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July 15, 2005
Performance Appraisals: The Do's and Don'ts

Performance appraisals may be time-consuming and something few people enjoy, but they are worth the effort from a legal and a human resources perspective, according to Tom Makris, an employment attorney with Pillsbury Winthrop Shaw Pittman, and Rhoma Young of the HR consulting firm Rhoma Young & Associates.

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Makris and Young offered tips for ensuring performance appraisals are used legally and effectively in a recent BLR audio conference.

From a legal perspective, performance appraisals are important because they can help defend an employer against accusations of discrimination or retaliation. Performance appraisals give employees feedback so they understand the motivation behind adverse actions, Makris said. Therefore, employees are more likely to feel the employer is treating them fairly.

From a human resources perspective, performance appraisals are important because they offer a chance to align the employee's work with the organization's needs and give an opportunity for employers to examine the job itself to see if the need for this job has changed.

Makris and Young said performance appraisals should be a cooperative effort between an employee and a manager. Too often the performance appraisal can result in a confrontation, they said. The experts offered a list of things you should do and those you should avoid in your performance appraisals to keep them effective and legal.


  • Do ensure that the format of your performance appraisal fits the reasons you are doing the review. Certain formats are better suited for certain jobs. The one-size-fits-all approach doesn't seem to work, Young said.
  • Do match performance appraisals and performance plans to measurable objectives. Develop performance goals in an objective way so you can compare.
  • Do align the results of the performance appraisal with other anticipated personnel decisions. It sends mixed messages if managers give employees poor performance appraisals and then reward employees with a promotion or raise.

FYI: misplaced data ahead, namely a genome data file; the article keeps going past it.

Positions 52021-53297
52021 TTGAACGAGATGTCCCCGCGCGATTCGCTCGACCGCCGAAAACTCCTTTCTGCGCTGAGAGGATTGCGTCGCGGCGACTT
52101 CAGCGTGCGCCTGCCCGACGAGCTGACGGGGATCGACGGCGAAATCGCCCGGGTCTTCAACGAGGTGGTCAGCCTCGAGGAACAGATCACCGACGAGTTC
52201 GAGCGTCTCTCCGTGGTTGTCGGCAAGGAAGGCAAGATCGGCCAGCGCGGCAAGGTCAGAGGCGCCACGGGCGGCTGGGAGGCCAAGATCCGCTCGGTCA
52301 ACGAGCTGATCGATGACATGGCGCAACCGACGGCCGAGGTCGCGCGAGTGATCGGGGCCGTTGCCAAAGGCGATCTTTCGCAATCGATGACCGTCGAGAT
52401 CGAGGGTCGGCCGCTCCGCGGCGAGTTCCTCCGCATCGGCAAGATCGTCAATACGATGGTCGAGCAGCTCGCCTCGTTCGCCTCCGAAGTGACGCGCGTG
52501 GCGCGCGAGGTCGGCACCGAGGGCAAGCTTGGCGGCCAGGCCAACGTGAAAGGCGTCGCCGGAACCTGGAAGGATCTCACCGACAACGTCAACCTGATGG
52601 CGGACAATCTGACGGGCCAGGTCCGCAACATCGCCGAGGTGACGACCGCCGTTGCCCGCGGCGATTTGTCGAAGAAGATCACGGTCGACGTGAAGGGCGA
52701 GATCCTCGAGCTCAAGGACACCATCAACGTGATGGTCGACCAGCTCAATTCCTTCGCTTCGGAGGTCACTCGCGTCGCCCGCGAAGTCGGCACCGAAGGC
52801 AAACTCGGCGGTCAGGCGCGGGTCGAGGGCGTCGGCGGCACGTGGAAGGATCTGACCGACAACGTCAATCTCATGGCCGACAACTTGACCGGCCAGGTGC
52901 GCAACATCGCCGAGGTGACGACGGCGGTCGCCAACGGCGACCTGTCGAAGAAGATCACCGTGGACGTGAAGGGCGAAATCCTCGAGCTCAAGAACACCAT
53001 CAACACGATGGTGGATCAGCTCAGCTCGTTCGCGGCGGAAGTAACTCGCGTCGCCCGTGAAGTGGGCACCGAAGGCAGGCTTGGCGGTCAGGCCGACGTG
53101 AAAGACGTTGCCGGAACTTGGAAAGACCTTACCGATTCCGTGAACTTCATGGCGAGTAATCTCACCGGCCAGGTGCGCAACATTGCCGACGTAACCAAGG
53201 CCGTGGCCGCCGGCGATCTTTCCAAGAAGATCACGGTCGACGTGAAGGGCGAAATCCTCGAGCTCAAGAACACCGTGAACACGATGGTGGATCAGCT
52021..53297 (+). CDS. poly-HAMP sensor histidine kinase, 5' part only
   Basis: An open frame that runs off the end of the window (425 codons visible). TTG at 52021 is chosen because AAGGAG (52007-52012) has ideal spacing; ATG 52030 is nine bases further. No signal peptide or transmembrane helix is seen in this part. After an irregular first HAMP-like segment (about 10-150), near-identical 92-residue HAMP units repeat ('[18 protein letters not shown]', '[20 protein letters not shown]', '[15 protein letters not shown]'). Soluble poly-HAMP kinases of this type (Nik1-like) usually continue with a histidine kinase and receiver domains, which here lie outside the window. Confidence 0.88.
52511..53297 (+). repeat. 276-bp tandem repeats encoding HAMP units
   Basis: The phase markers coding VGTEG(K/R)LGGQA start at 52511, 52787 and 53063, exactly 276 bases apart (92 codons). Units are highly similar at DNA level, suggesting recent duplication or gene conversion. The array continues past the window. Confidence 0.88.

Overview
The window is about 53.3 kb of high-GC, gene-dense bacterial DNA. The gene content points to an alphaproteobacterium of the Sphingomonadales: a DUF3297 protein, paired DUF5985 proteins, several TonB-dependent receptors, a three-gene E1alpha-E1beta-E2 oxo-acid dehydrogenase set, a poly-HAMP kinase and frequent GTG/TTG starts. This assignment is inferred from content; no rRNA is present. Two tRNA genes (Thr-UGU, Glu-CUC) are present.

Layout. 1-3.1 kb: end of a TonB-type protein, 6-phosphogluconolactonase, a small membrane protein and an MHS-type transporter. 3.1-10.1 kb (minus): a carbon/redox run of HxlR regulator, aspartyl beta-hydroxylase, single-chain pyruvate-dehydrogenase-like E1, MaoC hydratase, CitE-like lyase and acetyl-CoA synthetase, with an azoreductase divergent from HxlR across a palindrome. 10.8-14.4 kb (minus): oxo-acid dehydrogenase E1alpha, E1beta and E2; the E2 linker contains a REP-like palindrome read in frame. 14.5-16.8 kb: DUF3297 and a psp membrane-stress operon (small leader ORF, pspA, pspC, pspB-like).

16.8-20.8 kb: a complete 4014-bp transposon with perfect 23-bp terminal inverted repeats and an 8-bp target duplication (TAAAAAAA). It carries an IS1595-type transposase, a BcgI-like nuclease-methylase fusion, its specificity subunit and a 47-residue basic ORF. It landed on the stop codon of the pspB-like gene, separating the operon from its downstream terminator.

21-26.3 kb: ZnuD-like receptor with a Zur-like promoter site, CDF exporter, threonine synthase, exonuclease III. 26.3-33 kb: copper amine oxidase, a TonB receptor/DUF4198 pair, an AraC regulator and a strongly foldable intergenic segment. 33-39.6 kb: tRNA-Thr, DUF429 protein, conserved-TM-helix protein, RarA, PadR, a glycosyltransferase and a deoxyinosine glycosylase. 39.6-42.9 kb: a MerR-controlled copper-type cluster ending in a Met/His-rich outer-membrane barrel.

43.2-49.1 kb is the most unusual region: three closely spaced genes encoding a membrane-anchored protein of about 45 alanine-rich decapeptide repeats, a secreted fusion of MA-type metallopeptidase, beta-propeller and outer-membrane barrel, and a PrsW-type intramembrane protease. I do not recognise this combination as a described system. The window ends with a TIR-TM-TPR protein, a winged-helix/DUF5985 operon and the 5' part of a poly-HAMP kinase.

• Do make the performance review process a partnership between the manager and employee. Both sides should participate. Young suggested that managers give employees a list of questions for discussion before the actual review. The process should be designed to help the employee be successful, rather than simply creating a path to termination, Makris said.
  • Do hold supervisors and managers accountable for effective administration of the review process.
  • Do train managers in how to conduct performance appraisals. Managers should know the employer's expectations of the process. Makris says companies often promote individuals into management positions without giving them the proper training on conducting reviews.


  • Don't let protected leaves or other protected actions influence reviews. HR must be closely involved in the process because they are sensitive to legal issues, the experts said.
  • Don't make common errors in conducting performance reviews. These include focusing on one good or bad aspect and letting that overshadow the entire review. Another common mistake is to remember only the most recent event when completing the review. Young said the most common mistake is for managers to do ineffective reviews because they are afraid to be too critical or offer too much praise. Favoritism is another issue.
  • Don't have performance reviews that are inconsistent within a department.
  • Don't make promises regarding the performance review process unless you plan to follow though. Makris said making promises, such as saying you'd conduct annual reviews, but failing to keep them is one of the red flags in litigation.
  • Don't have the contents of the performance review be a surprise to the employee. The employee should be able to anticipate what will happen in the review.
  • Don't wait until the performance review to mention areas that need improvement. Makris said it is important to address disciplinary or performance issues when they occur. That way, if the employee corrects the problem in the time before the review, the manager can recognize that as a positive element in the review.

Makris and Young also strongly recommended that employers separate the performance appraisal discussion from the conversation on pay. Makris said that if the two issues are discussed at the same time, managers will write the reviews with the possible salary change in mind.

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